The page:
According to a recent Congressional Research Service report, the number of people granted temporary asylum jumped from 13,931 to 36,026 in the last fiscal year. This tripling of claims has lawmakers worried that illegal border crossers, including members of drug cartels, may be filing fraudulent claims to slow their deportation.
Asylum is granted to those who can establish a “credible fear” of being persecuted in their home country based on race, religion, nationality, social group or political opinion. A person can request asylum at a land or air port of entry, or while residing illegally in the U.S. Temporary asylum is given to those who can provide an initial showing of “credible fear.” If they pass a criminal background check, they are released into the U.S. and given a date to appear in court. If they show up on that date, a judge decides if they can remain in the country. The jump in court findings of credible fear has been significant as well. The numbers increased from 5,523 in fiscal year 2009 to 36,454 in fiscal year 2013.
On Dec. 12, 2013 the House Judiciary Committee held a hearing to address reports from Border Patrol Agents about abuse in the asylum system. Agents were reporting that drug cartels were coaching drug runners to claim asylum in hopes of being allowed to stay in the U.S. longer. These are some examples of the abuses the House Judiciary Committee uncovered:
- Two families involved in drug trafficking came to the U.S. claiming "credible fear" of persecution, then began targeting each other once they were here;
- Two women made a claim of asylum and three months later were apprehended at a Border Patrol checkpoint with more than $1 million in cocaine;
- Cartel hit-squad members came to the U.S. after they "fell out of grace" with their employers; and
- An ex-Mexican military soldier and his family claimed "credible fear" and settled in Colorado. When U.S. authorities followed up on them, they were linked to an open investigation involving the seizure of 3,000 pounds of marijuana.
At the hearing, Judiciary Committee Chairman Rep. Bob Goodlatte, R-Va., said “Over the past several years, ‘credible fear’ claims have been granted at ever growing rates… Not surprisingly, credible fear claims have increased… as word has gotten out as to the virtual rubberstamping of applications…[Their] purpose is not to obtain asylum, but rather to game the system by getting a free pass into the U.S. and a court date for which they do not plan to show up.”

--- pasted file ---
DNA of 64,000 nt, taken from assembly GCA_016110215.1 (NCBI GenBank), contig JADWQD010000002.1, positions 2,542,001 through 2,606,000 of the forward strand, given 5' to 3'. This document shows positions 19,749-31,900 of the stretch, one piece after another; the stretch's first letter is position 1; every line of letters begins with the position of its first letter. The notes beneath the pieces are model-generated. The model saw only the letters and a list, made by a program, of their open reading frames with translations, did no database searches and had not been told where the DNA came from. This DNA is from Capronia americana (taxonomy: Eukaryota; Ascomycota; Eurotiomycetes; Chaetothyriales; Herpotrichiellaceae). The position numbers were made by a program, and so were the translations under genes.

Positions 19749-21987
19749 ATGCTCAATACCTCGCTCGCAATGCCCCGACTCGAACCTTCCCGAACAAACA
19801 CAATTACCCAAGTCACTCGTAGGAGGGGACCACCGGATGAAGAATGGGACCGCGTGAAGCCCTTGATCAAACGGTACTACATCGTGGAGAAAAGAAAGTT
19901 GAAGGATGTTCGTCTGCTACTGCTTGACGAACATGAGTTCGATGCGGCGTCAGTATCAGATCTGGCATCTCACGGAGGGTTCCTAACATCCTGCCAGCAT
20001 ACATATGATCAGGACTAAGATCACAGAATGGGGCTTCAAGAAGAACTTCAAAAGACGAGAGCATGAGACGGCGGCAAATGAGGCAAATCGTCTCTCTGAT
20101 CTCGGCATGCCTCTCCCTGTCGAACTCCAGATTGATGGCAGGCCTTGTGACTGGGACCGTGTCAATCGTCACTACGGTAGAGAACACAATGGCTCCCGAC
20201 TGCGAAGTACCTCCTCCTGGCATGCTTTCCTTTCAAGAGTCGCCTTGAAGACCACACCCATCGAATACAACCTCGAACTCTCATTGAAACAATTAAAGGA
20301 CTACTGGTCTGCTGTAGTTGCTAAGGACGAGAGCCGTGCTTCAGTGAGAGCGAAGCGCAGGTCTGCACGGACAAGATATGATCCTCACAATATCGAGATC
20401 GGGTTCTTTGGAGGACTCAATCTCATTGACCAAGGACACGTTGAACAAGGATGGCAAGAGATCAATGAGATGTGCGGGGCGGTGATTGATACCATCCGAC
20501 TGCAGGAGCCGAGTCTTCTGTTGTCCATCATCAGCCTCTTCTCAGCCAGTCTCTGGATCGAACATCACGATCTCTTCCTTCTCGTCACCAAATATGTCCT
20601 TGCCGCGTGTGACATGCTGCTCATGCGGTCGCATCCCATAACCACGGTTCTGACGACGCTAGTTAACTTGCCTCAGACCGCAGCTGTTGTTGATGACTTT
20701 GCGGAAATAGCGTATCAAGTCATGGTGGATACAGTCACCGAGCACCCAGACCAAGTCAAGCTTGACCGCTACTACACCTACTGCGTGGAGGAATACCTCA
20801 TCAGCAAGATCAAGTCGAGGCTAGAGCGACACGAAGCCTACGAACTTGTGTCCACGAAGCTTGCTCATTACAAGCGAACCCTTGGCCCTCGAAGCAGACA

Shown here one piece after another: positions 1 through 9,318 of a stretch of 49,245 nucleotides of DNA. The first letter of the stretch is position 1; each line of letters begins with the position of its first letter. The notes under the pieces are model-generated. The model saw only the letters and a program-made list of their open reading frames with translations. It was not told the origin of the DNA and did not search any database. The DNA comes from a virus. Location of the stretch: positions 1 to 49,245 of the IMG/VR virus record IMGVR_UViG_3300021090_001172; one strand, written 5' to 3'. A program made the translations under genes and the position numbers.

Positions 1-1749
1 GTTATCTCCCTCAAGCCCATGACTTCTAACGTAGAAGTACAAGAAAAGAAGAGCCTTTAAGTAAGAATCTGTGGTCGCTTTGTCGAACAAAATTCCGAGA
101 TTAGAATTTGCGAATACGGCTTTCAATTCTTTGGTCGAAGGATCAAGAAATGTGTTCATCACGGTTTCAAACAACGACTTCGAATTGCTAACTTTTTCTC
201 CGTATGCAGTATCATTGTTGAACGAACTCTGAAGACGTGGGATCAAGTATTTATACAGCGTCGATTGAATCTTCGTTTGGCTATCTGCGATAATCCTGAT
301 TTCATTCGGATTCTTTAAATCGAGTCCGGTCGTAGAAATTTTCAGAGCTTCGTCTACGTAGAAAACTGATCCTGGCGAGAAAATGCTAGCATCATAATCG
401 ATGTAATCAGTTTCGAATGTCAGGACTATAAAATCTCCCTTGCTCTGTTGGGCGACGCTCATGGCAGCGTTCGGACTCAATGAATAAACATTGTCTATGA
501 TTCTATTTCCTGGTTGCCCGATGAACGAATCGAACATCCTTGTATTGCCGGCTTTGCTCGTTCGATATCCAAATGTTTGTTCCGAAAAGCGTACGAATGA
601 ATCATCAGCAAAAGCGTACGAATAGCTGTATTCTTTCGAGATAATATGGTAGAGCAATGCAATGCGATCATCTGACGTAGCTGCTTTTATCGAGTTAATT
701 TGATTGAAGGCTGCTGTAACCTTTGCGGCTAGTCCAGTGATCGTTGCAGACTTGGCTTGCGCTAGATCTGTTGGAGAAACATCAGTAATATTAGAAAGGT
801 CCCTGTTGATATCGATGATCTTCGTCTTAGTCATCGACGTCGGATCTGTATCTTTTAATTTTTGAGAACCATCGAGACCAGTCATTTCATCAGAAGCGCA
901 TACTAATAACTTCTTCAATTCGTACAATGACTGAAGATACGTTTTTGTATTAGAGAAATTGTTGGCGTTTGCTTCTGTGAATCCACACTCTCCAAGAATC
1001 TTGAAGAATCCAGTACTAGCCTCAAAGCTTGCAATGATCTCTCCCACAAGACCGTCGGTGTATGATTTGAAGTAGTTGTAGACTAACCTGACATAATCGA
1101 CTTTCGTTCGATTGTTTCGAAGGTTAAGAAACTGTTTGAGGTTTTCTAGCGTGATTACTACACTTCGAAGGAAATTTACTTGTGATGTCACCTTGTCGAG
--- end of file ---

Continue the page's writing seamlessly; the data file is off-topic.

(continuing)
Rep. Trent Franks, R-Ariz., said, “It appears to me that word has gotten out that a ‘credible fear’ claim might be a good way to get into the country…If indeed we allow that process to be abused … then those that we disserve the most are those who are genuinely persecuted."
Ruth Wasem, an immigration specialist for the Congressional Research Service, told the Committee about the spike in claims. She said most came from those asking not to be deported to El Salvador, Guatemala and Honduras, although the numbers also increased for people from Mexico, Ecuador, and India. She could not comment on whether the increase could be attributed to fraud because courts have not reviewed the new claims yet.
Information about the surge of asylum seekers from India first came to light in an investigative report the Arizona Republic published last September. The article noted that thousands of Indians may have entered illegally through Arizona over the last year. Some paid smugglers as much as $35,000 to get to the border, at which time they simply turned themselves in to Border Patrol Agents and asked for asylum.
The Republic reported that claims from Indians alone increased from 80 in fiscal year 2009 to 1,935 as of the third quarter of fiscal year 2013. Nicole Thompson, a U.S. State Department spokeswoman, told the Republic that she was unaware of any mass conflict in India that would be contributing to an increase in asylum seekers from India.
The Center for Immigration Studies’ Jessica Vaughan told the Republic the surge of Indians is part of a general trend in which frivolous asylum claims are filed to avoid deportation. She said that ICE implemented new guidelines in January 2010 that made it easier to establish credible fear initially. Although the intent was to prevent people from spending long amounts of time in detention, the guidelines acted like a magnet for new claims. Since claimants are being released pending their asylum hearing, Vaughan said they “disappear into the woodwork ... never to be seen again,” Researching Department of Justice data, reporters found that in fiscal year 2012, nearly 10 percent of Indian asylum seekers failed to show up for their final asylum hearings in court.
Confirming this general trend, Immigrants' Rights Project attorney Judy London told one media outlet, "They've learned that you can just go up to a border agent and tell them you want asylum."
Unlike refugees, the federal government does not provide funds to help resettle asylum seekers. Since states or local governments bear the cost of helping those in financial need, at least one chief executive has taken steps to stem the flow of incoming asylees. In Maine, Gov. Paul LePage recently aired a proposal that would prohibit asylum seekers and some other immigrants from receiving state-funded General Assistance benefits.
It remains to be seen whether Judiciary Committee Chairman Goodlatte will take steps to shut down the asylum abuse that obviously concerns him. In the same vein, he should consider whether his “openness” to legalizing illegal aliens is making matters worse.